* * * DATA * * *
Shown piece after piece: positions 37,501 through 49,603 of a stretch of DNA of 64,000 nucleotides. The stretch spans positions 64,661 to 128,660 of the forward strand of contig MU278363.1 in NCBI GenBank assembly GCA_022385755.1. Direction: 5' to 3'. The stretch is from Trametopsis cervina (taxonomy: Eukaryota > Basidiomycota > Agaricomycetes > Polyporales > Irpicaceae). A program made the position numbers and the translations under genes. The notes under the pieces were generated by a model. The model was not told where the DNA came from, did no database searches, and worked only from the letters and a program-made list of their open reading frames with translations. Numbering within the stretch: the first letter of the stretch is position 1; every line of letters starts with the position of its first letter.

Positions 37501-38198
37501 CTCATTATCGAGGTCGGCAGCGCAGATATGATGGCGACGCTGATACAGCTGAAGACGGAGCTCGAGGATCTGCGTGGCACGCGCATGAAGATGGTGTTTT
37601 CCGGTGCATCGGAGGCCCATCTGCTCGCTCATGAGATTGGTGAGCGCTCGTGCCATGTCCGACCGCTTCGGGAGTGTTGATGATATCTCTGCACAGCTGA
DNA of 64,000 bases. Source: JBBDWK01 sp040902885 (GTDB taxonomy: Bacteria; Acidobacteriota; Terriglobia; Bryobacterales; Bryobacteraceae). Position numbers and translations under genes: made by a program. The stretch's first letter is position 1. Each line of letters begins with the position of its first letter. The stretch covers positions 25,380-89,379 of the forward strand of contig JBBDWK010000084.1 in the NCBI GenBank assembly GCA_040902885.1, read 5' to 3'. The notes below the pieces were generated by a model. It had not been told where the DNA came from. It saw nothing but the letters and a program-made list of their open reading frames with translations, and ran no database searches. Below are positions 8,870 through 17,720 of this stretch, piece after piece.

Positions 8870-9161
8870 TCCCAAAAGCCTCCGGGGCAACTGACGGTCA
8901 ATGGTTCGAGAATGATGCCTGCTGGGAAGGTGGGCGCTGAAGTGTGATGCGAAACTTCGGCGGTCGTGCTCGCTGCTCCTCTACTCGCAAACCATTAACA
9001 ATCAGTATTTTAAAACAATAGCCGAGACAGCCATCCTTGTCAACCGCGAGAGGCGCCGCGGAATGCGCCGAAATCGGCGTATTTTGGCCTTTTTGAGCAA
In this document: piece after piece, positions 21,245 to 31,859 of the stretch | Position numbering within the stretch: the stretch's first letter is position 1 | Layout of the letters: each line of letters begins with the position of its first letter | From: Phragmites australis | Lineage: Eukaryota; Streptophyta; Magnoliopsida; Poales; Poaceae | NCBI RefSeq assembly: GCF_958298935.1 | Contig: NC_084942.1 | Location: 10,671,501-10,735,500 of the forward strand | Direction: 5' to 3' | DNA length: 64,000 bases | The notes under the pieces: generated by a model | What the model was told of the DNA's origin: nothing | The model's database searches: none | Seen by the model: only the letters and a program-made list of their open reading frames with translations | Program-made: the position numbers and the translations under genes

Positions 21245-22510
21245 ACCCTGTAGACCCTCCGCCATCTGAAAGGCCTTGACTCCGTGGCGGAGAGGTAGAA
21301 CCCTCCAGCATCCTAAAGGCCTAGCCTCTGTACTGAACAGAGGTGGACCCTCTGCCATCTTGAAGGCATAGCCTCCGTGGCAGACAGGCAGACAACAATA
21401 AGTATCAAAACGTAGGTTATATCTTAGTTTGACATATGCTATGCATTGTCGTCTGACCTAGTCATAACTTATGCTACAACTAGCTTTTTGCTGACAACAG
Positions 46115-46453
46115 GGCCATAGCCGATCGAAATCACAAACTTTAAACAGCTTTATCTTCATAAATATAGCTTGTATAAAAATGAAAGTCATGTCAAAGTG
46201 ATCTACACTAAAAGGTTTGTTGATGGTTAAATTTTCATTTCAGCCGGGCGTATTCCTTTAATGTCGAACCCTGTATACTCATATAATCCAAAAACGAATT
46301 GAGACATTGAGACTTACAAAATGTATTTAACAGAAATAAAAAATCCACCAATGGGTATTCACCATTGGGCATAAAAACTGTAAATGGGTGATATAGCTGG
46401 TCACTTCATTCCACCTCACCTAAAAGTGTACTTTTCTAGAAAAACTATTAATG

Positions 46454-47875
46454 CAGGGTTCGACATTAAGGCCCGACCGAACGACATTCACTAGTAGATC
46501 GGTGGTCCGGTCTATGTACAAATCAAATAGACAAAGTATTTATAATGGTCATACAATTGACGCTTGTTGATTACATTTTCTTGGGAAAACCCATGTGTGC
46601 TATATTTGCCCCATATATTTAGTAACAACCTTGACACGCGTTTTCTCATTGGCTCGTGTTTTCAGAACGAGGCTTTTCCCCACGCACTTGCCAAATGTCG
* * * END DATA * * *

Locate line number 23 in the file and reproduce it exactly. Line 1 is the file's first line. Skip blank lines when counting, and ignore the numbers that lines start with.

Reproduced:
46601 TATATTTGCCCCATATATTTAGTAACAACCTTGACACGCGTTTTCTCATTGGCTCGTGTTTTCAGAACGAGGCTTTTCCCCACGCACTTGCCAAATGTCG